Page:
The Gateway is comprised of four intersections: College Preparedness/Career Development, Workforce Solutions, Health and Wellness, and Wealth Accumulation. Each Gateway intersection has been designed to be a solution to some of the most pressing disparities facing African Americans in the Twin Cities; therefore each is critical to the quality of life for youth and adults. Critical to the solutions are community members, corporations, foundations, and other champions.
Several components of the Gateway to Opportunity strategic plan are now in effect, so as we begin our work towards meeting our goals and objectives, we’d like to present glimpses of the challenge before us. Over the next few weeks we will further explain the strategies that each of our intersections will employ to change lives in the Twin Cities.
The College Preparedness/Career Development Intersection
Without intervention, the Twin-Cities will indeed become the tale of two cities, with stark differences between the inner city and the suburbs, and glaring disparities between ethnic and income groups. For example, in the report, Minding the Gap: Reducing Disparities to Improve Regional Competitiveness in the Twin Cities, it is noted that 33% of residents have a Bachelors degree or higher, while only 19% of African Americans hold degrees. The gap between educational attainment and income further indicates that amongst all individuals who earned $17,500 or less, only 26% had a college degree. In contrast, 53% of adults with salaries ranging from $35,000 to $79,999 have a college degree.
The pipeline to postsecondary education is slow, as revealed by The Minnesota Department of Education’s 2008 Graduation Indicators, which indicates that just 43.41% of African American students graduate in four years; increasing to 49.14% in five years, and 50.73% in six years. Secondary and some level of postsecondary education are critical if one is to fully participate in today’s world of work. This evident brain-drain and wasted potential must be transformed into a purposeful brain gain.
The College Preparedness/Career Development Intersection, through the development of an MUL Career Development Curriculum, will prepare students academically and socially for creating career pathways that offer desired personal and professional success.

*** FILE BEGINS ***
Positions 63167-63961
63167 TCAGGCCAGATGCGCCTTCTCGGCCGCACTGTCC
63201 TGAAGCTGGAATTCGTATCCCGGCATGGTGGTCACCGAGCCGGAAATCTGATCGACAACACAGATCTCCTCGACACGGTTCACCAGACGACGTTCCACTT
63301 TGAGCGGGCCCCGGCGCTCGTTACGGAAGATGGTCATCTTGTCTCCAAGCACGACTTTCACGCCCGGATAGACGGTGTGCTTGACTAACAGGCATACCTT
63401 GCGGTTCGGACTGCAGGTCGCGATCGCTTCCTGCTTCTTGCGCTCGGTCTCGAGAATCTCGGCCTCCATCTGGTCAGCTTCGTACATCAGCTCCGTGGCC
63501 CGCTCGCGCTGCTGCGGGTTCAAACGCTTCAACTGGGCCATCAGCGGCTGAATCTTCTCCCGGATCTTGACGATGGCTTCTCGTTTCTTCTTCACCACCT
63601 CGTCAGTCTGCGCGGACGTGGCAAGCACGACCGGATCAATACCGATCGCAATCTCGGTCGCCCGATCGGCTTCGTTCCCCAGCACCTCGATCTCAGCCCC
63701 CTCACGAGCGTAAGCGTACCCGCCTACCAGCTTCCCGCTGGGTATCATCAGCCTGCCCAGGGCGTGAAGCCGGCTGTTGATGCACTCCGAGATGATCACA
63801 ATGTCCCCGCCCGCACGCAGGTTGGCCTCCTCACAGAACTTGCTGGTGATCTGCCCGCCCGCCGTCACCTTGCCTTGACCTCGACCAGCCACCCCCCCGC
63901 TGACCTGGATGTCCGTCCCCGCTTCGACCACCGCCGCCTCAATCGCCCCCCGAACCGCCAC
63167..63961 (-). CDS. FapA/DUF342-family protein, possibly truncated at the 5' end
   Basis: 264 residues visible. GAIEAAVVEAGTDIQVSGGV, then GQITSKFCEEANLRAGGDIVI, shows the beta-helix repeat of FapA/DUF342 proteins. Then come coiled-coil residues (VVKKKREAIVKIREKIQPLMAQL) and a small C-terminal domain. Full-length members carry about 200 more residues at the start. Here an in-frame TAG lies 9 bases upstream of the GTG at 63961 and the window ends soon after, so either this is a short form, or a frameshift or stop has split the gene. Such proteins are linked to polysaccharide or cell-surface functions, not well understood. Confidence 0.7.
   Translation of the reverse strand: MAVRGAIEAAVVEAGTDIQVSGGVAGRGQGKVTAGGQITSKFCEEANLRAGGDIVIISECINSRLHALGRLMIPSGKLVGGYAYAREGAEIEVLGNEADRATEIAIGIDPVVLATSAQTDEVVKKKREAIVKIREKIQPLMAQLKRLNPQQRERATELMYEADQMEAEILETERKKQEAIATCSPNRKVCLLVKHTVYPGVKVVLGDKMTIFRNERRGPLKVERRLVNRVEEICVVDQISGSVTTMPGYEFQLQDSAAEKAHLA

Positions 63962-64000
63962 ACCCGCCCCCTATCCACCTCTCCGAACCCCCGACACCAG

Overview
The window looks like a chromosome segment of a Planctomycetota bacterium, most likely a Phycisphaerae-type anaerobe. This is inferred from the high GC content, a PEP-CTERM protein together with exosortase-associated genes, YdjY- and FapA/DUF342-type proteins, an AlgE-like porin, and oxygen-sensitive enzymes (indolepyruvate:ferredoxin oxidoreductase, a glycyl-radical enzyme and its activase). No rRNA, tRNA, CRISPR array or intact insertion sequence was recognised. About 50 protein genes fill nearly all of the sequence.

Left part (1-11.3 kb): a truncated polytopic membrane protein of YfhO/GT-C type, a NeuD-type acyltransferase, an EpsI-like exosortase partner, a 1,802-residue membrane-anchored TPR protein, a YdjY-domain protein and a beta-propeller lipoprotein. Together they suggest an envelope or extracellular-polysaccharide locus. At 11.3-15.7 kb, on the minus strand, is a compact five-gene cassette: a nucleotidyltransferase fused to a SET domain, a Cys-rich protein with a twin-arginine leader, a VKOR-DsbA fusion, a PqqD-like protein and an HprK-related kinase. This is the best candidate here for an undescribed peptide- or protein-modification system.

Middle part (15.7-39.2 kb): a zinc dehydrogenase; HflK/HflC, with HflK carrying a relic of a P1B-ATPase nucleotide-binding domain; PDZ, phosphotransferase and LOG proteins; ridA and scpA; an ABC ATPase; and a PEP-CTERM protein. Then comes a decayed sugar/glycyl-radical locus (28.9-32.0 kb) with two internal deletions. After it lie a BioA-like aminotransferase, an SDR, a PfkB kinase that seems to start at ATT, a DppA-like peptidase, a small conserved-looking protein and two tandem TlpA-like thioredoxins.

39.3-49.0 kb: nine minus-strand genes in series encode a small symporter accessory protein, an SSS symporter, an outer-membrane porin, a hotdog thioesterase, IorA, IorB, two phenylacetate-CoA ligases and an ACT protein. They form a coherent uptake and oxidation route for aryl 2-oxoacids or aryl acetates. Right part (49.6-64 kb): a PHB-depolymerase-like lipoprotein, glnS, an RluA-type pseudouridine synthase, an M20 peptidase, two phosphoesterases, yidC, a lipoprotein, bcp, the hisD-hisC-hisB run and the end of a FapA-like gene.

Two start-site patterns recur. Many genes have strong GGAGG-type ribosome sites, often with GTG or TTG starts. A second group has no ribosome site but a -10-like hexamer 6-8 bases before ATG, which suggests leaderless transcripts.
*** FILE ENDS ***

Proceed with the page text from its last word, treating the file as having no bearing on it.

The Workforce Solutions Intersection
According to Minnesota Compass’ “proportion of adults working” data, a measure of labor force participation, including those who are not looking for work, roughly 59% of African Americans are working, suggesting that some 41% are not active in the state’s labor force. The US Department of Labor reports that 75% of all jobs require some level of postsecondary education, whether a certificate or diploma program. Workforce development, education and training must be better aligned to fulfill employer and marketplace demands.
In the enGauge 21st Century Skills report, four skill clusters are identified as vital to being successful in today’s workplace. They are: Digital-age Literacy, the technology competencies expected in a 21st century workplace; Inventive Thinking, the ability to think beyond the box; Effective Communication, the ability to clearly communicate with varied audiences; and High Productivity, a growing requirement that workers be self-motivated - contributing to the overall success and mission of the 21st Century workplace.
To respond to these paradigm shifts, the MUL, through its BIG STEP employment and training programs, is devising employer-driven training programs that will prepare individuals to meet the specific needs of employers just-in-time. Through MUL partnerships with business and trade unions, participants of MUL customized training initiatives will be poised to fill positions in highway construction, the burgeoning green sector, and other emerging occupational sectors based upon demand.
The Workforce Solutions Intersection, based upon labor market trends and sectoral demand, will provide job seekers, whether entry-level or re-careering, with industry-recognized training that meets employer needs.
The Health and Wellness Intersection
It goes without saying, in the absence of good health and personal wellness, one’s ability to achieve personal and career goals is compromised. Life expectancy for African Americans is lower than the general population, and the risk for lifestyle diseases like diabetes, hypertension, and coronary related illnesses is higher according to the Centers for Disease Control. The MUL Health and Wellness Intersection will offer the community an array of nutrition, fitness, preventive and health screenings in support of healthy youth and adults.
The Wealth Accumulation Intersection
Learning to create generational wealth can eradicate poverty in families and communities. Enhancing one’s understanding of basic finances, budgeting, home ownership, debt reduction, and savings can lift an individual, and ultimately a family out of poverty. Currently, net assets for African Americans in Minnesota average $5,000, 17 times less than that of whites; and while 77% of Minnesotans own their homes, only 32% of African Americans own a home. The MUL Wealth Accumulation Intersection will provide myriad informational programs designed to equip the communities it serves with strategies to create personalized goals and pathways to greater financial stability.
The MUL is elated as it embarks on this journey to significantly expand the impact of its programs, strategically offering programmatic initiatives that proactively address root causes that lead to unrealized potential for youth and adults across the Twin-Cities. Honoring a historical legacy - and in that same tradition which served as a catalyst for the initial formation of MUL - the Gateway to Opportunity provides viable solutions and unlocks the promise of possibilities for this community.